U.S. Note 10(b) states that "[g]oods of Canada that qualify to be marked as a good of Canada pursuant to U.S. law, without regard to whether the good is marked shall be eligible for USMCA tariff treatment only under subheadings 9823.10.02 through 9823.10.45." U.S. Note 10(b)(1) provides the quantitative limitations for goods entered under subheading 9823.10.02, HTSUS, which is a duty-free provision under the USMCA. Per U.S. Note 10(b)(2), if the quantitative limitations of paragraph 10(b)(1) are full, then such originating goods of Canada shall be entered under subheadings 9823.10.03 through 9823.10.45, HTSUS.

In HQ H313454, CBP determined that the country of origin of the drink mixes was Brazil for purposes of the marking requirements. U.S. Note 10(b)(4) provides an exception to the marking requirement for goods entered under subheading 9823.10.02, HTSUS. U.S. Note 10(b)(4) was added as a correction to the HTSUS in March of 2021 after HQ H313454 was issued. This language was included in the USMCA implementing proclamation (ITC Pub. 5060) but had been omitted when the proclamation changes were initially entered into the HTSUS. U.S. Note 10(b)(4) provides that:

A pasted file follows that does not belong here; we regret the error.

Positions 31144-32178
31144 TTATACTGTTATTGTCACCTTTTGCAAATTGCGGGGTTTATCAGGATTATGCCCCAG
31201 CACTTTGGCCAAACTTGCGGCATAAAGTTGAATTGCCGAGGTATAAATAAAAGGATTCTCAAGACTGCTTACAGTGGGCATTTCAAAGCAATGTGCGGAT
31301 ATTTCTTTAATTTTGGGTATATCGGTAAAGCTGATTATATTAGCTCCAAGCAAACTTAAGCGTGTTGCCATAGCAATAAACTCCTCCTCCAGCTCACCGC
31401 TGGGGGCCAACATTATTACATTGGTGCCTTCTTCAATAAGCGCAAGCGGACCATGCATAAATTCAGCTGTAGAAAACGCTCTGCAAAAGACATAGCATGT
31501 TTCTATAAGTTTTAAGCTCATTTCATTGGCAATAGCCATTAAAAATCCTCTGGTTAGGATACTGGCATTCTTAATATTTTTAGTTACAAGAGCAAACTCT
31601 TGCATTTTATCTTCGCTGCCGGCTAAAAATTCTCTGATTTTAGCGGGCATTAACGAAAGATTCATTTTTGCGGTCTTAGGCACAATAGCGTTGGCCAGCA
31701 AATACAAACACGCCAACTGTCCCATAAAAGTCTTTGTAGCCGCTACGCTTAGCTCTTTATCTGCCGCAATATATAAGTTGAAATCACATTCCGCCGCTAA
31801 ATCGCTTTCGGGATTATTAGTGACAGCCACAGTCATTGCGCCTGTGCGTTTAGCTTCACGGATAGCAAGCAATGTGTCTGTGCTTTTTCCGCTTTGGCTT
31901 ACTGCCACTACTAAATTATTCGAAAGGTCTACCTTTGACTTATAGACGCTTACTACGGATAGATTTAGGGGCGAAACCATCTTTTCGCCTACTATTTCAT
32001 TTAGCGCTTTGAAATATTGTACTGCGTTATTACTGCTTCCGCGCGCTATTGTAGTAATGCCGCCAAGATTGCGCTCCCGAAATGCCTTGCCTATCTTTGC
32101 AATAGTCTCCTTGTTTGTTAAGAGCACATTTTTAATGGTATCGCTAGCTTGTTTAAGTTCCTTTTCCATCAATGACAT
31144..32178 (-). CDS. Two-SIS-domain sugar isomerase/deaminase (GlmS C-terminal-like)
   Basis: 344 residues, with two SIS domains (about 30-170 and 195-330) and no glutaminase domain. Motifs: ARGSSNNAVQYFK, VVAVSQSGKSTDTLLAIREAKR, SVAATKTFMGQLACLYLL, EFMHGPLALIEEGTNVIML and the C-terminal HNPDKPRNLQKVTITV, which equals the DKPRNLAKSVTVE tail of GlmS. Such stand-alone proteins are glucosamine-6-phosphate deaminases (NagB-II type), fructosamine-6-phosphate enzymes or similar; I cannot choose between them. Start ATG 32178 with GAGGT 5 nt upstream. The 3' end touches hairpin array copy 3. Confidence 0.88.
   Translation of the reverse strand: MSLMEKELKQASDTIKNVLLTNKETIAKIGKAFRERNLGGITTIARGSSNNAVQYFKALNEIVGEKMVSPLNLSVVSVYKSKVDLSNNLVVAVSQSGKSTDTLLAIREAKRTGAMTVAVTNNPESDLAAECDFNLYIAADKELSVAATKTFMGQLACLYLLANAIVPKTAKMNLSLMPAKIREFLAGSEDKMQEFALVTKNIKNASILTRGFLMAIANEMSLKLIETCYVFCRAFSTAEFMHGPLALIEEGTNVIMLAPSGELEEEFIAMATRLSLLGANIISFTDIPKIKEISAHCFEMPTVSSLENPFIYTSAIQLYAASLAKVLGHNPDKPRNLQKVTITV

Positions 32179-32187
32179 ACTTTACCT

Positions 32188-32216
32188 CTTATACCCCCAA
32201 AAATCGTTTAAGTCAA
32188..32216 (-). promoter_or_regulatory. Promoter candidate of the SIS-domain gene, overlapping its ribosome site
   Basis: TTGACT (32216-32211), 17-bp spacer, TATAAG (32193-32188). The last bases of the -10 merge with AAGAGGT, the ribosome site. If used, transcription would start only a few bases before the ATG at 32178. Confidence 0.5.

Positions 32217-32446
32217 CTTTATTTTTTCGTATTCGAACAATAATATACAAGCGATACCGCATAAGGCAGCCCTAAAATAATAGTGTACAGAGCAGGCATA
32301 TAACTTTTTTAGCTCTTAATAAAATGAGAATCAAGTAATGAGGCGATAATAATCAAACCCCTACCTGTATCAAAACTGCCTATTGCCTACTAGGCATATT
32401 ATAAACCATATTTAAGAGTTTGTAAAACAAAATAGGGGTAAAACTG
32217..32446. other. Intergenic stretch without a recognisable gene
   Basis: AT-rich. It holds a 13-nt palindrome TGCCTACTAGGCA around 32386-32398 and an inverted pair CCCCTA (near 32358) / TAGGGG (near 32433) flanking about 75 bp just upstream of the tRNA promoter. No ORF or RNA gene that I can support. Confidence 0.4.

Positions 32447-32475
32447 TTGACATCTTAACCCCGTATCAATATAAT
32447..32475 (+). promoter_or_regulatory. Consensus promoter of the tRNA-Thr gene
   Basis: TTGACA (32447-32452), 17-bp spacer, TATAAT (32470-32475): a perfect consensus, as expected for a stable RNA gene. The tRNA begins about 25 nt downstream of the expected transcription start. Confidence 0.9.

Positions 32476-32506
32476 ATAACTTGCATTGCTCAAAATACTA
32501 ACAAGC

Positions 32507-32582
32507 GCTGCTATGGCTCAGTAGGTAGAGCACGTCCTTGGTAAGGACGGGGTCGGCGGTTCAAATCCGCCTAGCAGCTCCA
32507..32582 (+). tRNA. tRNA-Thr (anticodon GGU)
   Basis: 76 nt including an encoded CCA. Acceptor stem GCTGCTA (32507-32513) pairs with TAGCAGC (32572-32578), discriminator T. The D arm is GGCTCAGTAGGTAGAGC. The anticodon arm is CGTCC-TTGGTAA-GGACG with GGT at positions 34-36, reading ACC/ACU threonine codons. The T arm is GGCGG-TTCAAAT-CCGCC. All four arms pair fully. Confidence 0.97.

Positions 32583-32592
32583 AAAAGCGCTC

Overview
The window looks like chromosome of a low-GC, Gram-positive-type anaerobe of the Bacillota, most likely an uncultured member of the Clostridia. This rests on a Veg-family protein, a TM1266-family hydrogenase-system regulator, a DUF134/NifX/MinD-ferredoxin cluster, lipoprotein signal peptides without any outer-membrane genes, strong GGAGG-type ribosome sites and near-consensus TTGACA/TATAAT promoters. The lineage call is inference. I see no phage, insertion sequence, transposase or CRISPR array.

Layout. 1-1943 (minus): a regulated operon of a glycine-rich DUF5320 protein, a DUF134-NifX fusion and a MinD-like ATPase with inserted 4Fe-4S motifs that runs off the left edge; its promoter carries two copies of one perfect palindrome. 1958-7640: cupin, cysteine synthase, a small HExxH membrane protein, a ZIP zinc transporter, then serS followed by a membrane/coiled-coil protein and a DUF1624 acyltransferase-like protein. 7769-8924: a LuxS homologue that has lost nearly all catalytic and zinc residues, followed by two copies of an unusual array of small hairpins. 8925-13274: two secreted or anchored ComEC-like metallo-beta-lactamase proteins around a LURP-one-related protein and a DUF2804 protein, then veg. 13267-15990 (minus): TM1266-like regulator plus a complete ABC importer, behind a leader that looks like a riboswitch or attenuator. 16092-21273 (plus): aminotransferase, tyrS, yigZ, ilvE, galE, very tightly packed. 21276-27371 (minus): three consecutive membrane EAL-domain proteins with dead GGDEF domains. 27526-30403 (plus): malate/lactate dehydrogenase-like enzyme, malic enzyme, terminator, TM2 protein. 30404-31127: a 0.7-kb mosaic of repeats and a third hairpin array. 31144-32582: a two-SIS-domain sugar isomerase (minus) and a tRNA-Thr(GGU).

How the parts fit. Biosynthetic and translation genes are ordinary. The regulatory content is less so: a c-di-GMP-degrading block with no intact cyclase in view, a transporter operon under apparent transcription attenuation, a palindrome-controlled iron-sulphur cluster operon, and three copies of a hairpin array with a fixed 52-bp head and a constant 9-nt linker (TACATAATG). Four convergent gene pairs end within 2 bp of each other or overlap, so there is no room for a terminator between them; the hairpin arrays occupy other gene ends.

4) Originating goods that last underwent production in Canada shall be eligible for entry under subheading 9823.10.02 regardless of whether they qualify to be marked as a good of Canada pursuant to U.S. law.

Thus, goods that last underwent production in Canada do not need to be marked as products of Canada to obtain the in-quota rate per U.S. Note 10(b)(1) under subheading 9823.10.02, HTSUS. Here, the drink mixes last underwent production in Canada where the sugar was further refined and the individual components were mixed together to form the finished drink mixes. Accordingly, the drink mixes of subheadings 2106.90.94 and 2106.90.97, HTSUS, are eligible for preferential tariff treatment under the USMCA under subheading 9823.10.02, HTSUS, provided they meet the quantitative limits set forth in U.S. Note 10(b)(1). If the quantitative limitations set forth in U.S. Note 10(b)(1) have been reached, the drink mixes of subheadings 2106.90.94 and 2106.90.97, HTSUS, are to be entered under subheadings 9823.10.44 and 9823.10.45, HTSUS, respectively, only if these drink mixes qualify to be marked as goods of Canada. Since the country of origin for marking purposes of the drink mixes at issue here is Brazil and not Canada, the "S+" rates are not applicable. Therefore, the drink mixes will not be eligible under subheadings 9823.10.02, 9823.10.44, or 9823.10.45, HTSUS, and are subject to the column one general duty rate.

HOLDING: